By Neva Knott
Posting my dad’s lecture notes this week kept me thinking about what’s changed since the environmental movement began in the 1970s. In my heart of hearts, I believe much has–we use fewer pesticides (but still too many), on-the-ground conservation efforts have increased–many topics of energy conservation, waste management, sustainability, and connecting human action to natural resources–are in the mainstream now. Even when I was in college in the late 1980s, that was hippy-kid stuff here in the Pacific Northwest.
I was pondering this then-now connection while walking my dogs this morning, on the school sports field below our house. There’s always trash around; today it was off-handedly strewn water bottles from last night’s soccer game. In my mind, I thought, what happened to “Give a Hoot, Don’t Pollute”?
And, in honor of Throwback Thursday, here’s the answer to that question:
Woodsy Owl is still alive and, still very active in conservation education through the US Forest Service. Heart-warmingly so. Check out this poster, the winner of the 2010 contest–what I love about it is the inclusion of so many environmental concepts, giving the millennial version of why one shoot give a hoot:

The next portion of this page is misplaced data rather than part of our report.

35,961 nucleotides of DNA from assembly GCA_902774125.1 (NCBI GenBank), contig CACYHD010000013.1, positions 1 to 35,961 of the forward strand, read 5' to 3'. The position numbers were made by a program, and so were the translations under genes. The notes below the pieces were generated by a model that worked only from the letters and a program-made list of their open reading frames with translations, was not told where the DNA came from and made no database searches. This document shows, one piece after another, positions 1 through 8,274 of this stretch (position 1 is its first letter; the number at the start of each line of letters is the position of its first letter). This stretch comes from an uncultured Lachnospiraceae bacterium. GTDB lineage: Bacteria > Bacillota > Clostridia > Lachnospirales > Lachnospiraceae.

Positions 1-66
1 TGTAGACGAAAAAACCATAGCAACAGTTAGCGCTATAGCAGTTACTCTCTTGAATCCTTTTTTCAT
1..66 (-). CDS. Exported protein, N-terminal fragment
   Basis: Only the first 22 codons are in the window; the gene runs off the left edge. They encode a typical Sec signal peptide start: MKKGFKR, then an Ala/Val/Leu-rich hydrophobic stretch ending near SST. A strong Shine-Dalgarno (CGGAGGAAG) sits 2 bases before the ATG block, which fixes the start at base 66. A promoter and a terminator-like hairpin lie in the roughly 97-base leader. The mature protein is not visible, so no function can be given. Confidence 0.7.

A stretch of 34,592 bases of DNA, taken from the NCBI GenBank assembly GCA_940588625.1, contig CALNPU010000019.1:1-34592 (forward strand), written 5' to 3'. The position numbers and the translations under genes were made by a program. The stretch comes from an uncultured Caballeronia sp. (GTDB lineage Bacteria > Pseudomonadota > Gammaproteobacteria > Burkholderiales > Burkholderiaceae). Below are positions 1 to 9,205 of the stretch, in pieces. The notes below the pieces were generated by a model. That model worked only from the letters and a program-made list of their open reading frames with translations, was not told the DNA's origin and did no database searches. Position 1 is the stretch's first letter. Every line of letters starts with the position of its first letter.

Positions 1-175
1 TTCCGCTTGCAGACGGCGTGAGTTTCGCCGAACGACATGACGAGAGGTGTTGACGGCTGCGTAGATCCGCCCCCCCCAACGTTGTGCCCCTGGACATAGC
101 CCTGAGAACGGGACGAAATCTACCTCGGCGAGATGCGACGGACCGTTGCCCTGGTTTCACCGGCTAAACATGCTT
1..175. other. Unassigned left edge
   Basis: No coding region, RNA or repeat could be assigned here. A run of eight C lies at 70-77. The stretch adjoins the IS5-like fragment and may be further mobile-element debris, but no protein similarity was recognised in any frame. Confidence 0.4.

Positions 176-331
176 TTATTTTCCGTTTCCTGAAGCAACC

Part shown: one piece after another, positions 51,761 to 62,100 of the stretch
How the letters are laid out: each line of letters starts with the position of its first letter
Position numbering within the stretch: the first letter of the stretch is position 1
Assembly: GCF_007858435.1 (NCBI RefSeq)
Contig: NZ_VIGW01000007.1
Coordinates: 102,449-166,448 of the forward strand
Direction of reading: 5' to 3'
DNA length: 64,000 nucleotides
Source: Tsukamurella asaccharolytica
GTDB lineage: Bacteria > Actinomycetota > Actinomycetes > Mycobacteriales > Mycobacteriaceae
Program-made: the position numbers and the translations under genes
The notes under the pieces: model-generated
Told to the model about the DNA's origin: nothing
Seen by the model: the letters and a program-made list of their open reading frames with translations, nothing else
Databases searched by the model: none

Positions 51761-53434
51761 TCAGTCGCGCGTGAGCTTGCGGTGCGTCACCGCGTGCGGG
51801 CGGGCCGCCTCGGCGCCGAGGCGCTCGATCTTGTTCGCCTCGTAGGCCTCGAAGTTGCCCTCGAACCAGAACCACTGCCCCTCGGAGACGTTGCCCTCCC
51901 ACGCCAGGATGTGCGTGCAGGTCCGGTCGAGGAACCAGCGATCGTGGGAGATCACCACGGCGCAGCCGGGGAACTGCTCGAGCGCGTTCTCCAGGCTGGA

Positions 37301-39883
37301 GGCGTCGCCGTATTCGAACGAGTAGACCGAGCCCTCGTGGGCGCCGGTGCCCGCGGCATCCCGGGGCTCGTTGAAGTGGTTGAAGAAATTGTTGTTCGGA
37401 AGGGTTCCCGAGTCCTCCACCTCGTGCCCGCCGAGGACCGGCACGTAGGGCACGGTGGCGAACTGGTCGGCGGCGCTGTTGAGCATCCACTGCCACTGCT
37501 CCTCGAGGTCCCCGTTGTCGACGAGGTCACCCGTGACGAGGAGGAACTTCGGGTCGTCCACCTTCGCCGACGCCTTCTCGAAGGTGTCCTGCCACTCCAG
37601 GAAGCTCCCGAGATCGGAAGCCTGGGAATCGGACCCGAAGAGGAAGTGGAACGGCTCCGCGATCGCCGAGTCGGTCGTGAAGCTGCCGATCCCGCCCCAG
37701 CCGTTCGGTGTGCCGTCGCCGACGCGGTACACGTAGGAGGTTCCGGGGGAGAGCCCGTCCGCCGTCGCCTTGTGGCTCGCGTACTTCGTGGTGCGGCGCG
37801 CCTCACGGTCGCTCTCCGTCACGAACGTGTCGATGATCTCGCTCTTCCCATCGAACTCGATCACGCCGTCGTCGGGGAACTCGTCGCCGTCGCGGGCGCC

By Matalynn Clark
Woodsy also tours regularly with his buddy, Smokey the Bear. Here’s Woodsy, doing what he does best–walking the woods, spreading his message:
As a journalist, and a consumer of media–aka, a citizen attempting to be informed within the democracy I live–I hate the 24-hour-news cycle. When I began this blog, writing about Woodsy Owl and Crying Eyes Cody were on my list, and not just for a Throwback Thursday post; rather, I wanted to rejuvenate their images of importance–they are two icons from the 1970s that still have something to say today.
EE contributor Sarah Chessman wrote about Crying Eyes Cody a couple of months ago, and today, I found this post, written on another blog, about Woodsy–it’s the story I wanted to tell, but was scooped. Please go to the blog, “Peeling Back the Bark,” to learn how Woodsy came to be, and a bit about his creator, Harold Bell:
All images, including the poster credited to Matalynn Clark, are courtesy of the US Forest Service, in the Public Domain.